The clinical findings in patients with the disease depend highly upon the location of the lesion. Most patients report vague symptoms early in the course of the disease that they may ignore or self-treat. Most patients with head of the pancreas, ampullary or distal bile duct adenocarcinoma have the classic symptoms of jaundice, pruritus, acholic (pale, lacking bile pigment) stool and tea-colored urine. Vague upper abdominal pain radiating to the back is another common symptom. Fatigue, anorexia, malaise, weight loss, nausea and vomiting also have been reported.
Diagnostic interventions patients undergo once a suspicion of pancreatic cancer has surfaced include:
- right upper-quadrant ultrasound;
- magnetic resonance cholangiopancreato-graphy (MRCP);
- endoscopic retrograde cholangiopancreato-graphy (ERCP);
- percutaneous transhepatic cholangiography; and
- positron emission tomography (PET)(diagnostic use of this test has not yet been established).
Preoperative staging is integral to determining the prognosis and forming a management plan for patients. This staging is accomplished by performing a spiral CT scan and endoscopic ultrasound, which also can provide tissue diagnosis by fine-needle aspiration. Invasive imaging studies are not routinely performed. Tumors are staged according to their size, extent, lymph node involvement and the presence of metastases.
A large percentage (80-85 percent) of patients with adenocarcinoma of the pancreas have unresectable disease at the time a diagnosis is made. The management plan for these patients is to ease their symptoms and enhance their quality of life by alleviating pain, gastric outlet obstruction and obstructive jaundice. This objective is accomplished nonoperatively, either by percutaneous or endoscopic techniques; for example, the endoscopic placement of duodenal stents for duodenal obstruction. Biliary stents can be placed endoscopically or percutaneously to drain ducts obstructed by tumor.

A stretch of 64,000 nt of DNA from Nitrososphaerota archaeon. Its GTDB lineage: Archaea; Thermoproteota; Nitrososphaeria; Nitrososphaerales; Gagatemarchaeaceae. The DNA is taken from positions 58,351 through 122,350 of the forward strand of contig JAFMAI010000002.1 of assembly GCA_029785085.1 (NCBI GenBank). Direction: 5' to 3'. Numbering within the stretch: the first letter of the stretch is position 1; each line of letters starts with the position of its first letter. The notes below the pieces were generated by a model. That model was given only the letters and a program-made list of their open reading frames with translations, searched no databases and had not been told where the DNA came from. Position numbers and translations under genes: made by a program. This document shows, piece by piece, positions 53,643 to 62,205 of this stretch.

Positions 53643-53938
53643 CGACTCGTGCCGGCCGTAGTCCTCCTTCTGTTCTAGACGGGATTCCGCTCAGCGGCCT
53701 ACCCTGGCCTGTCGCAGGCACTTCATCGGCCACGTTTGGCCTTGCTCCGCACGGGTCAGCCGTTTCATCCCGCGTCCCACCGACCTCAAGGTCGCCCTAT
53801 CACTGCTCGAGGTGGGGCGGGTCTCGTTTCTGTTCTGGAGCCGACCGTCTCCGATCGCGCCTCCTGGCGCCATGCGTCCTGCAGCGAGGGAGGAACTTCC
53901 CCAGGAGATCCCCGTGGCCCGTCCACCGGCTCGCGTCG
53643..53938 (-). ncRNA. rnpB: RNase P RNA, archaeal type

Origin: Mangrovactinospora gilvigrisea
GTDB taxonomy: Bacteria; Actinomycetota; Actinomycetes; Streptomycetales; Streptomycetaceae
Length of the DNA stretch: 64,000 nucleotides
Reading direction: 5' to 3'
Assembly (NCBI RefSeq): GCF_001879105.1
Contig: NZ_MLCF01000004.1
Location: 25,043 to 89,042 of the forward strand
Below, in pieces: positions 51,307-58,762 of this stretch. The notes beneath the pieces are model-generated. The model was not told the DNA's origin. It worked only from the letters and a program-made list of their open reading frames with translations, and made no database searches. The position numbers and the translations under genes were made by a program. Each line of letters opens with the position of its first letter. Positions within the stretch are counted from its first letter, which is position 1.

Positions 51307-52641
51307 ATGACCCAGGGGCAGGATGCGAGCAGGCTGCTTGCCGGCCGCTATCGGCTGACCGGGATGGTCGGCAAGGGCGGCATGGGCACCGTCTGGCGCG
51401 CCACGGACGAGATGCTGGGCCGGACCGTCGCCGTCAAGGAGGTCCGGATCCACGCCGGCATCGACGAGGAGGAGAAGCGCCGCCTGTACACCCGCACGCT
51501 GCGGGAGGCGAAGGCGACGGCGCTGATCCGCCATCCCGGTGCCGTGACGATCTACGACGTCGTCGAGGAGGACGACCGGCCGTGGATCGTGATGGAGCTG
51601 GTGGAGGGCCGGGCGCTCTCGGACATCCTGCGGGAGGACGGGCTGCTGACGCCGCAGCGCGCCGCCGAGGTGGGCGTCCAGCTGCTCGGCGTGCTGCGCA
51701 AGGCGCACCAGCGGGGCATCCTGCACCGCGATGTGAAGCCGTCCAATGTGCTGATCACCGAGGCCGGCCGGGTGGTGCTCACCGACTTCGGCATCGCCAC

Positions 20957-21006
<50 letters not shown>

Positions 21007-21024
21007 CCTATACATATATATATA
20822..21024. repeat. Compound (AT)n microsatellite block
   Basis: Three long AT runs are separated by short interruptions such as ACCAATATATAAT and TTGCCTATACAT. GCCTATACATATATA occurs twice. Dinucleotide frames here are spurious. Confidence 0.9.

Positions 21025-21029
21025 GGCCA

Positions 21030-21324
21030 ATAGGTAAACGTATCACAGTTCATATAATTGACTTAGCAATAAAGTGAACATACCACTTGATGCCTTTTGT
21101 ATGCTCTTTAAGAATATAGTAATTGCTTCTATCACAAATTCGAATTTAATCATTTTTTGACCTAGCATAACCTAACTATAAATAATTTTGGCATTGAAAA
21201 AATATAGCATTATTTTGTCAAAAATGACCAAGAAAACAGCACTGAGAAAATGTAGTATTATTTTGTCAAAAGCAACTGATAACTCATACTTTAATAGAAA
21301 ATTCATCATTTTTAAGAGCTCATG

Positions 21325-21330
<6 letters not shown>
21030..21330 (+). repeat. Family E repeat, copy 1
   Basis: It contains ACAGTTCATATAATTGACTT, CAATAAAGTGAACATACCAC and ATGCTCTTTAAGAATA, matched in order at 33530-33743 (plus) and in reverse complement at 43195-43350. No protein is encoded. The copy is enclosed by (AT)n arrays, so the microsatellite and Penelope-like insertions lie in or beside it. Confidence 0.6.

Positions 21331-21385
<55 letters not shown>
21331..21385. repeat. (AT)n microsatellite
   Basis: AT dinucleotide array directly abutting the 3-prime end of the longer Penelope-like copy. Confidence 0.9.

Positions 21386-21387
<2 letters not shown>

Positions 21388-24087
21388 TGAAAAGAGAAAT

Pain can be managed by the use of opioids and/or other analgesics. Another pain management technique is an ultrasound or CT-guided celiac plexus nerve block to more specifically target the neurologic pain caused by pancreatic cancer.
Procedures such as staging laparoscopy may be useful in directing the course of further interventions by accurately determining a tumor's surgical resectability. Appropriate patients can then undergo a planned surgical intervention. Patients with an unresectable tumor will avoid the higher complication rate of a laparotomy and choose an endoscopic or percutaneous technique.
Surgery is the only potentially curable intervention. However, only a small percentage of those with pancreatic cancer (10-20 percent) are candidates for surgical resection of the tumor.
Patients with a potentially resectable pancreatic or periampullary tumor will undergo a pancreaticoduodenectomy.
Two operative procedures accomplish this goal. One is the classic Whipple procedure, developed by surgeons Walther Kausch and Allan Whipple, and the other is the pylorus-preserving pancreaticoduodenectomy.
The classic Whipple procedure consists of the removal of the pancreatic head, duodenum, common bile duct, gallbladder, distal portion of the stomach and the adjacent lymph nodes.
The organ-preserving alternative to the classic Whipple procedure, the pylorus-preserving pancreaticoduodenectomy, includes the same resections but leaves a functional pylorus at the gastric outlet and anastomoses are made to the jejunum. The use of this procedure is an effort to reduce complications such as dumping syndrome, reflux of stomach contents and weight loss. More randomized controlled trials are needed to confirm these advantages.
Advances in surgical techniques and postoperative care of patients after pancreatic resection have improved outcomes and decreased the morbidity and mortality for patients with pancreatic cancer. High-volume centers that perform many of these procedures have gone to great lengths to improve care for patients and prevent complications, including pancreatic fistula formation, intra-abdominal fistula, sepsis and delayed gastric emptying.